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Simches Division of Child and Adolescent Psychiatry

Arlington School

McLean Hospital’s Arlington School is an exceptional, nationally recognized college preparatory high school that integrates strong academics with clinical support for students with mental health issues that can interfere with their education. Arlington School students are likely to have:

  • Social and emotional issues—including depression, anxiety, bipolar disorder, trauma, ADD/ADHD, and other mental health or medical diagnoses—that affect their academic productivity and self-esteem
  • Complex learning styles
  • Disrupted educational experiences related to school absence

The Arlington School provides a safe and supportive community where students grow academically, heal and thrive emotionally, assume greater responsibility for their learning, and work toward personal goals. We strive to unlock the potential within our students and to maximize their abilities as confident learners so they become knowledgeable, creative, independent, and resilient individuals. Our teachers and clinical staff work closely with therapists and schools in the community to provide students with the best possible educational experience.

Arlington School at a Glance
  • For more information on admission, please call 617.855.2124.
    Private day school serving 40 students in grades 9-12
  • Learning environment and educational programs tailored to individual needs
  • Integrated onsite therapeutic support
  • 11-month program, including an 18-day summer session
  • Typical class size of 4-6 students
  • Core academic subjects and electives, including a rich arts program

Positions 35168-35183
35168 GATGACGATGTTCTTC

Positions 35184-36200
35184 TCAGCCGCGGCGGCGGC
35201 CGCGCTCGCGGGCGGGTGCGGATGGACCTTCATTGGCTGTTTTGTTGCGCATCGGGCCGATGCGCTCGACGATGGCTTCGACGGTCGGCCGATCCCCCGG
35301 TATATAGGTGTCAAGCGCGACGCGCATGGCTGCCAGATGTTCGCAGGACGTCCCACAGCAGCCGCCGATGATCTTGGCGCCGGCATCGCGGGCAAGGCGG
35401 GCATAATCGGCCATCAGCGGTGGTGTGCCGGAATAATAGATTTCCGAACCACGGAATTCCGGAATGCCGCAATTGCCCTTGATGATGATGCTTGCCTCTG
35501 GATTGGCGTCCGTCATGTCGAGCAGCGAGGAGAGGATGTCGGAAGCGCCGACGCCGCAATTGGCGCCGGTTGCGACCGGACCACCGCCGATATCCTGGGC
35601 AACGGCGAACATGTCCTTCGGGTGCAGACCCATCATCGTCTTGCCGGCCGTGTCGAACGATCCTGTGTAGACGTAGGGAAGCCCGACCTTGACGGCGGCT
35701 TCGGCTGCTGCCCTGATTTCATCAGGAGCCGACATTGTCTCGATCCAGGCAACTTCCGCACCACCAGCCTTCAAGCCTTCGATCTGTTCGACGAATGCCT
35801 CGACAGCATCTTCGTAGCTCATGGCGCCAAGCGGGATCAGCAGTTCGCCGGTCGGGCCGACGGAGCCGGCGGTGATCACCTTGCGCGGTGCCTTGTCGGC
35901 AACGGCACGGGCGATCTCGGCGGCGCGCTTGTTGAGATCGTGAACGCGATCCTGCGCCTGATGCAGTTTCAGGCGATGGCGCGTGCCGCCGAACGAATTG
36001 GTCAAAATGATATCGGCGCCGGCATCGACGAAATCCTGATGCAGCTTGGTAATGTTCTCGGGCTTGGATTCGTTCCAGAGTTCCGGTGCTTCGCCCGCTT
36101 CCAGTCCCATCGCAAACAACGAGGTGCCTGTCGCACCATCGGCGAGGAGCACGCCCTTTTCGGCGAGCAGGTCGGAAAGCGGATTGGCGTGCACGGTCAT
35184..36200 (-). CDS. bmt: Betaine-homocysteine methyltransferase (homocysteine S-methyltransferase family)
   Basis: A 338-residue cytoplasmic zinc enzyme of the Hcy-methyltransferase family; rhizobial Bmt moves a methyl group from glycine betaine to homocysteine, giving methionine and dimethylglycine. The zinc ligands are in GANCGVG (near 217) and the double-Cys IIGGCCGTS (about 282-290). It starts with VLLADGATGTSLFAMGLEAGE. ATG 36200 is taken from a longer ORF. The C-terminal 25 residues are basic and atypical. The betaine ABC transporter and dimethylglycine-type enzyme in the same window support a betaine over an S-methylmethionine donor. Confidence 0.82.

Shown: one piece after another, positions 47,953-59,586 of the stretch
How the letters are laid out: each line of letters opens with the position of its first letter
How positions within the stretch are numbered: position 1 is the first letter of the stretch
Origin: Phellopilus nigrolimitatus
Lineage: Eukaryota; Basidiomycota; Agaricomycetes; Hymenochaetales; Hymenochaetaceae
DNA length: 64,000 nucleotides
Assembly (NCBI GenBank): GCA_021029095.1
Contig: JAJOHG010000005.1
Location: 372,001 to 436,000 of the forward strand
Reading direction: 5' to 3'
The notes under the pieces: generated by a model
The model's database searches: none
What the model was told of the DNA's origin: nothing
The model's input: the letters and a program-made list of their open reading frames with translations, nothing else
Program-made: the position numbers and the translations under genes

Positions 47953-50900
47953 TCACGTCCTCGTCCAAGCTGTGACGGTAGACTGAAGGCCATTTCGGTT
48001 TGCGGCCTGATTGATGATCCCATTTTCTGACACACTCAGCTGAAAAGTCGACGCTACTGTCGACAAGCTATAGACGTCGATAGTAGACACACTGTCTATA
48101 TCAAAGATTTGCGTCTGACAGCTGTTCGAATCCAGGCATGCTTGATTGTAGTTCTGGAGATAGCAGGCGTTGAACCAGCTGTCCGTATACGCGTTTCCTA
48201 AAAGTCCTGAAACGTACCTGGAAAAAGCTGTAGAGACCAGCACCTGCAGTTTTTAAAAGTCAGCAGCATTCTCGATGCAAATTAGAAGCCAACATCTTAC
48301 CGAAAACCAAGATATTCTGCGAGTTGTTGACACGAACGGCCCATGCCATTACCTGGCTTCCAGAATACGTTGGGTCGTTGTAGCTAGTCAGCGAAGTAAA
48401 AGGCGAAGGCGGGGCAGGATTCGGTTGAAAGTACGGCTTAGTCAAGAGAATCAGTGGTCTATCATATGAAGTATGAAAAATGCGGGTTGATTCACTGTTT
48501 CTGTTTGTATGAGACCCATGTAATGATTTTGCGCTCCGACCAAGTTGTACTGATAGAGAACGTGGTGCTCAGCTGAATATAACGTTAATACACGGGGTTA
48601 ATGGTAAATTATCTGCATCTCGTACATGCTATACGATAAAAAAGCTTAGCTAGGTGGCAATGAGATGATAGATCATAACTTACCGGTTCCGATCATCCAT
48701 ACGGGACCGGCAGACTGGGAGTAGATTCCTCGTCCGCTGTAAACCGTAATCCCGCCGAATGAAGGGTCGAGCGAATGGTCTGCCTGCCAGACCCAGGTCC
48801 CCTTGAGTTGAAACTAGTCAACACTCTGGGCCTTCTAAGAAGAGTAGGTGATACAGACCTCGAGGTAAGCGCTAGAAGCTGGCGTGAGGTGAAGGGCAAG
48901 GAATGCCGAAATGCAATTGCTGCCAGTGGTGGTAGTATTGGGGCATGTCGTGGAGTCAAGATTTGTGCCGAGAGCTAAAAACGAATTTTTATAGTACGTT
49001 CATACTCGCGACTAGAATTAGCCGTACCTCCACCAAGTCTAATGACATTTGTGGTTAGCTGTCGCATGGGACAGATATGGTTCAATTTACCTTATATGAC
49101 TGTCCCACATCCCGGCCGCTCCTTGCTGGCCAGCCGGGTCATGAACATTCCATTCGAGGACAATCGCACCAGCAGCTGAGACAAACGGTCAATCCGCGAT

• Approved by the Massachusetts Department of Elementary and Secondary Education (DESE) as a Special Needs program and accredited by the New England Association of Schools and Colleges (NEASC)
  • Full college preparatory curriculum, aligned with the Massachusetts Curriculum Frameworks/Common Core State Standards, leading to a high school diploma
  • Opportunity for distance learning and community college courses
  • Transition counseling
  • Physical education, including health and wellness
  • Referrals by local public school systems or private placement by parents

Arlington School was founded in 1961 as a fully independent educational program for adolescents in residence at McLean Hospital. In response to changes in state education law, including Massachusetts Public Law 766 (1972) and the Massachusetts Education Reform Act (1993), Arlington School became a day school for a diverse body of emotionally challenged students from throughout the Boston metropolitan area.

The school is located on McLean Hospital’s main campus in Belmont, Massachusetts. Set apart from other buildings, we occupy a historic brick Victorian cottage, which includes three levels of classrooms, offices, and student activity space, with room to accommodate approximately 40 students and 20 staff.

Our academic, arts, and wellness spaces are well equipped to meet the broad needs of our students. The resource room allows for separate, supervised space for students who need to work alone or in pairs. School-provided lunch is served to students every day in our multipurpose room.

Arlington School mosaic signIn addition, the school has access to McLean’s fitness center and gymnasium for physical education classes and to a separate conference room in the McLean cafeteria for testing, team meetings, and parent support groups.

Arlington School classrooms utilize SmartBoards and have a variety of electronic devices for student use, including wireless internet access for personal devices. In addition, Mac laptops and iPads are available to be checked out of the school’s library.

Class content is delivered by teachers who are licensed by the Massachusetts Department of Elementary and Secondary Education (DESE). Students address the content with accommodations delineated in individualized education programs (IEPs).

Arlington School graduates and parents of graduates are often invited to speak with current students and their families about their post-secondary school experiences. Speakers are chosen to represent a diverse range of experiences, and current students and parents are given the opportunity to ask questions.